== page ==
Abstract
As the flow structure in the centrifugal pump is complicated, it always causes serious noises, which has become an important problem in environmental protections. Some works have been completed for optimizing and reducing radiated noises of centrifugal pumps, but optimized algorithms are traditional and easily fall into local extreme values, so that final results are not always the optimal. For overcoming disadvantages of traditional algorithms, this paper proposed a novel MLGAPSO (Multilayer Genetic AlgorithmParticle Swarm Optimization) algorithm to make an optimization for noises and hydraulic performance of centrifugal pumps. This algorithm starts from the organizational structure of individuals and separates the global search from the local search, which can not only accelerate the convergence speed, but also avoid reducing the global search ability. The algorithm could effectively overcome the contradiction between global search ability and convergence speed. Inlet diameter, impeller blade outlet width, blade outlet angle and amount of blades are as designed variables. In order to verify advantages of the proposed MLGAPSO algorithm in global search ability, optimizing speed and stability, GA (Genetic Algorithm), PSO (Particle Swarm Optimization) and GAPSO (Genetic AlgorithmParticle Swarm Optimization) algorithms are chosen to carry out the compared experiment. Results show that the proposed MLGAPSO algorithm has higher efficiency and accuracy. Finally, total noises of the optimized noise in the nearfield and farfield using MLGAPSO algorithm are 181 dB and 74 dB, respectively. Total noises in the nearfield are reduced by 4.7 %, while those in the farfield are reduced by 16.9 %. It is clearly that the optimized centrifugal pump presents an obvious noise reduction effect.
1. Introduction
At present, centrifugal pumps have become a main equipment to be used for energy recovery. It is widely applied in important fields including petrolic and chemical industries [14]. As the internal flow structure is complicated, it always causes serious noises during operation, which has become an important problem in environmental protections [58]. In the past, researches on hydraulic design of centrifugal pumps mainly focused on performance and cost, but failed to pay enough attention to noise control. As the requirement is higher and the environmental standard is stricter, it is urgent to improve hydraulic performance of centrifugal pumps and reduce their noise levels through optimizing geometric parameters.
Noises of centrifugal pumps include structural vibrationinduced noises and fluidinduced noises [911]. Structural vibrationinduced noises are from structural design and manufacture, and have been solved by active control technologies. Mechanisms of internal fluidinduced noises of centrifugal pumps are more complicated, and are a wide frequency band. Therefore, flowinduced noises have become a studied hot topic. With the centrifugal pump as the studied object, Dong [12] adopted Reynolds Average NavierStokes method to obtain dipole sound sources under typical flow rates, applied the FEM/AML method to solve flow noises under dipole sound sources of impellers and shells, and analyzed spectral characteristics of noise sources with different properties. Si [13] established a test table of flowinduced noises of centrifugal pumps, applied the fourend network method to study performance of the centrifugal pump and flow noises and analyzed flow noises with cavitation occurrence. Dong [14] pointed out that the blade outlet angle had impacts on radiated noises. Based on comprehensively considering hydraulic performance and noises, the performance will reach the optimal level when the blade outlet angle was 30°. Minggao [5] kept other geometric parameters of centrifugal pumps and impellers unchanged, and modified the blade numbers to 4, 5, 6 and 7 respectively to study impacts of blade number on flowinduced noises of centrifugal pumps. In order to investigate impacts of impeller outlet width on radiation noises of centrifugal pumps under water power excitation, Liu [15] kept other geometric parameters of centrifugal pumps and impellers unchanged, and applied BEM acousticvibration coupling computation and the experimental test method to analyze radiation noises when impeller outlet widths were 8, 10 and 12, respectively. For improving flowinduced noises of centrifugal pumps, Dai [16] established an experimental system to test flowinduced noises. Studied results show that flowinduced noises under different flow rates not only contain characteristic frequencies, but also include a lowfrequency broadband spectrum. However, these reported researches only conducted a parametric analysis on flow noises of centrifugal pumps, but did not apply algorithms to optimize flowinduced noises of centrifugal pumps.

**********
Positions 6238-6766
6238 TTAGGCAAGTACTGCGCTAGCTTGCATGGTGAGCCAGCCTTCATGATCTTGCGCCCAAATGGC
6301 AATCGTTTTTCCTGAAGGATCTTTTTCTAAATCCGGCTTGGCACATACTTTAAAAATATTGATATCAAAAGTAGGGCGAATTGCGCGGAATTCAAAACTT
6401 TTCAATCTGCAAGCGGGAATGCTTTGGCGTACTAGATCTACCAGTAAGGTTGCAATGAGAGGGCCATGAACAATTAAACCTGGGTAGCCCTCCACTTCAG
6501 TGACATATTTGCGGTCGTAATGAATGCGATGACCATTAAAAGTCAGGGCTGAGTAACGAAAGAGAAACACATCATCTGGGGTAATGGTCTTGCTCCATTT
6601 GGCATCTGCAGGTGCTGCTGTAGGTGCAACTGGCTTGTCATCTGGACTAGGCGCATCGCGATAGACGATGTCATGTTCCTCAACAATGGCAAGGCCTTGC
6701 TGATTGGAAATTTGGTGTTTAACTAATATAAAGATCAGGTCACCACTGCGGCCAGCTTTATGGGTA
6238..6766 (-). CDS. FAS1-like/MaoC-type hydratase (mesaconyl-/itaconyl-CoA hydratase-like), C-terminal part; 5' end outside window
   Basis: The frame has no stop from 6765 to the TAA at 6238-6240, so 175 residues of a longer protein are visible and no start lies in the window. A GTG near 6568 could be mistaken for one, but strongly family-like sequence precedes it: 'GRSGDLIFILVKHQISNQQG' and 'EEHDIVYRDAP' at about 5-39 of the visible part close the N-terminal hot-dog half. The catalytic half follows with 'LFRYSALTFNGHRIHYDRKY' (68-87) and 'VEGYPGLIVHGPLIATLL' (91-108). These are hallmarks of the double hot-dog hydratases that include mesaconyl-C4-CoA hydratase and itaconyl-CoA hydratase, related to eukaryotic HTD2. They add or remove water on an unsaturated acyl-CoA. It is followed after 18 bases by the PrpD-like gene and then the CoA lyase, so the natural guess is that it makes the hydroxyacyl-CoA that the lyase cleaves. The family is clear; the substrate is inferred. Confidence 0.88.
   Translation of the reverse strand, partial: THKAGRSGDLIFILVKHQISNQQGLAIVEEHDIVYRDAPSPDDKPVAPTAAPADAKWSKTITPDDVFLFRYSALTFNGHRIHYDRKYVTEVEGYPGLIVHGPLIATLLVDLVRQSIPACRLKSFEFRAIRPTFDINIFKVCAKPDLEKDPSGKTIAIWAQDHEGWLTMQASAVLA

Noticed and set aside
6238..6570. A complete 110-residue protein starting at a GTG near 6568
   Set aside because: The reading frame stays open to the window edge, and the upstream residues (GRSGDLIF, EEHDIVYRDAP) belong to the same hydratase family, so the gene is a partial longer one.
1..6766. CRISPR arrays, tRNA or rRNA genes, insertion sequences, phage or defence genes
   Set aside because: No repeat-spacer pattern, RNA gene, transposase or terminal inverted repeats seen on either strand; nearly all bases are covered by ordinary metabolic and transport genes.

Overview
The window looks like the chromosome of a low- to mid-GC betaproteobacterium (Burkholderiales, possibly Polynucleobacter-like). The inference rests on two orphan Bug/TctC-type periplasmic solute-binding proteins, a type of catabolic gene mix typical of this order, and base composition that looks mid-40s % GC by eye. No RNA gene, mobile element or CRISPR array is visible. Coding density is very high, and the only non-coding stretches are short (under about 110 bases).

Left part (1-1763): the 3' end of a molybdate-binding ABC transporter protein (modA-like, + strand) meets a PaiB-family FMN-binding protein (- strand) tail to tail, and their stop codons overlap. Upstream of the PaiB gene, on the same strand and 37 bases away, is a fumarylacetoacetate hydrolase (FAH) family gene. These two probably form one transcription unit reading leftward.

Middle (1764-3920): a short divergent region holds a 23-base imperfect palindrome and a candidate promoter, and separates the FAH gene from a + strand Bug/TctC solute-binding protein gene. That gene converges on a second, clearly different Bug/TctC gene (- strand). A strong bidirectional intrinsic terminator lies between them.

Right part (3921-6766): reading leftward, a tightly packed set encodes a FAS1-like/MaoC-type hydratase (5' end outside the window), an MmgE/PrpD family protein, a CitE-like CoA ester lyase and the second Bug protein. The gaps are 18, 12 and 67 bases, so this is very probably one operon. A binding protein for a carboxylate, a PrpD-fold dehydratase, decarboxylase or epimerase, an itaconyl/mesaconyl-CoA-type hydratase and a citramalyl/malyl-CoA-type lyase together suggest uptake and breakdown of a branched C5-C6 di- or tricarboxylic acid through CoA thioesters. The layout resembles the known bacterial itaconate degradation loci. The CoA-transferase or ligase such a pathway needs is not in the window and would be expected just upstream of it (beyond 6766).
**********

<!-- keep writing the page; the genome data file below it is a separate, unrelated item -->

Some works have been completed for optimizing flowinduced noises of centrifugal pumps, but the optimized algorithms are traditional and easily fall into local extreme values, so that the final results are not always the optimal. For example, in order to optimize hydraulic and acoustic performance of centrifugal pumps, Dai [17] established a multiobjective optimization method for hydraulic and acoustic performance of centrifugal pumps based on response surfaces. With 4 indexes including sound pressure levels of blade frequency noises, head lift, efficiency and shaft power as the standard, Si [18] adopted the weight matrix method to complete a multiobjective optimization design on the impeller. For improving flow performance of a centrifugal pump with a low specific speed under designed working conditions, Yuan [19] applied an optimization method which combined numerical simulation, experimental design, approximation model and genetic algorithm, and selected 4 parameters as designed variables to obtain an optimal impeller parameter combination.